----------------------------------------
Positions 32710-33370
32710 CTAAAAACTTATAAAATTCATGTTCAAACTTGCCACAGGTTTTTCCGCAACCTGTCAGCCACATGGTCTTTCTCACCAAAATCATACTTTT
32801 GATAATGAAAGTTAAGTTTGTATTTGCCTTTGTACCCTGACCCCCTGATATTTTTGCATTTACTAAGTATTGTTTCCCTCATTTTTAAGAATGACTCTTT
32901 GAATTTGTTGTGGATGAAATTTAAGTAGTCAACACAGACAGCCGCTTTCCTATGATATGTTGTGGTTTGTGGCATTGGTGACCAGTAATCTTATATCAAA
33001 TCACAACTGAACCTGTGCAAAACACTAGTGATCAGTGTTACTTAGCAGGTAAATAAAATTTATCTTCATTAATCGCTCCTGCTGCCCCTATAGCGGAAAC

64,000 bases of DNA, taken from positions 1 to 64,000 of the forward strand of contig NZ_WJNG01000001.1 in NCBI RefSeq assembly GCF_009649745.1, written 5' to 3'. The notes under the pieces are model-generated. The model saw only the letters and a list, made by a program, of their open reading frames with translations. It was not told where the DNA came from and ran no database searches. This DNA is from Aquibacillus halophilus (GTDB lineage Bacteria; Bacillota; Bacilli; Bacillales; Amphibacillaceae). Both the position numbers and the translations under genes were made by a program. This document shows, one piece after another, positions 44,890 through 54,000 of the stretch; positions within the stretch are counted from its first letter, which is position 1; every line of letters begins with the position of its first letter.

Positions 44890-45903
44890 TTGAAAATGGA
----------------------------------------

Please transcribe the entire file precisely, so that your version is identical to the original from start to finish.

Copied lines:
Positions 32710-33370
32710 CTAAAAACTTATAAAATTCATGTTCAAACTTGCCACAGGTTTTTCCGCAACCTGTCAGCCACATGGTCTTTCTCACCAAAATCATACTTTT
32801 GATAATGAAAGTTAAGTTTGTATTTGCCTTTGTACCCTGACCCCCTGATATTTTTGCATTTACTAAGTATTGTTTCCCTCATTTTTAAGAATGACTCTTT
32901 GAATTTGTTGTGGATGAAATTTAAGTAGTCAACACAGACAGCCGCTTTCCTATGATATGTTGTGGTTTGTGGCATTGGTGACCAGTAATCTTATATCAAA
33001 TCACAACTGAACCTGTGCAAAACACTAGTGATCAGTGTTACTTAGCAGGTAAATAAAATTTATCTTCATTAATCGCTCCTGCTGCCCCTATAGCGGAAAC

64,000 bases of DNA, taken from positions 1 to 64,000 of the forward strand of contig NZ_WJNG01000001.1 in NCBI RefSeq assembly GCF_009649745.1, written 5' to 3'. The notes under the pieces are model-generated. The model saw only the letters and a list, made by a program, of their open reading frames with translations. It was not told where the DNA came from and ran no database searches. This DNA is from Aquibacillus halophilus (GTDB lineage Bacteria; Bacillota; Bacilli; Bacillales; Amphibacillaceae). Both the position numbers and the translations under genes were made by a program. This document shows, one piece after another, positions 44,890 through 54,000 of the stretch; positions within the stretch are counted from its first letter, which is position 1; every line of letters begins with the position of its first letter.

Positions 44890-45903
44890 TTGAAAATGGA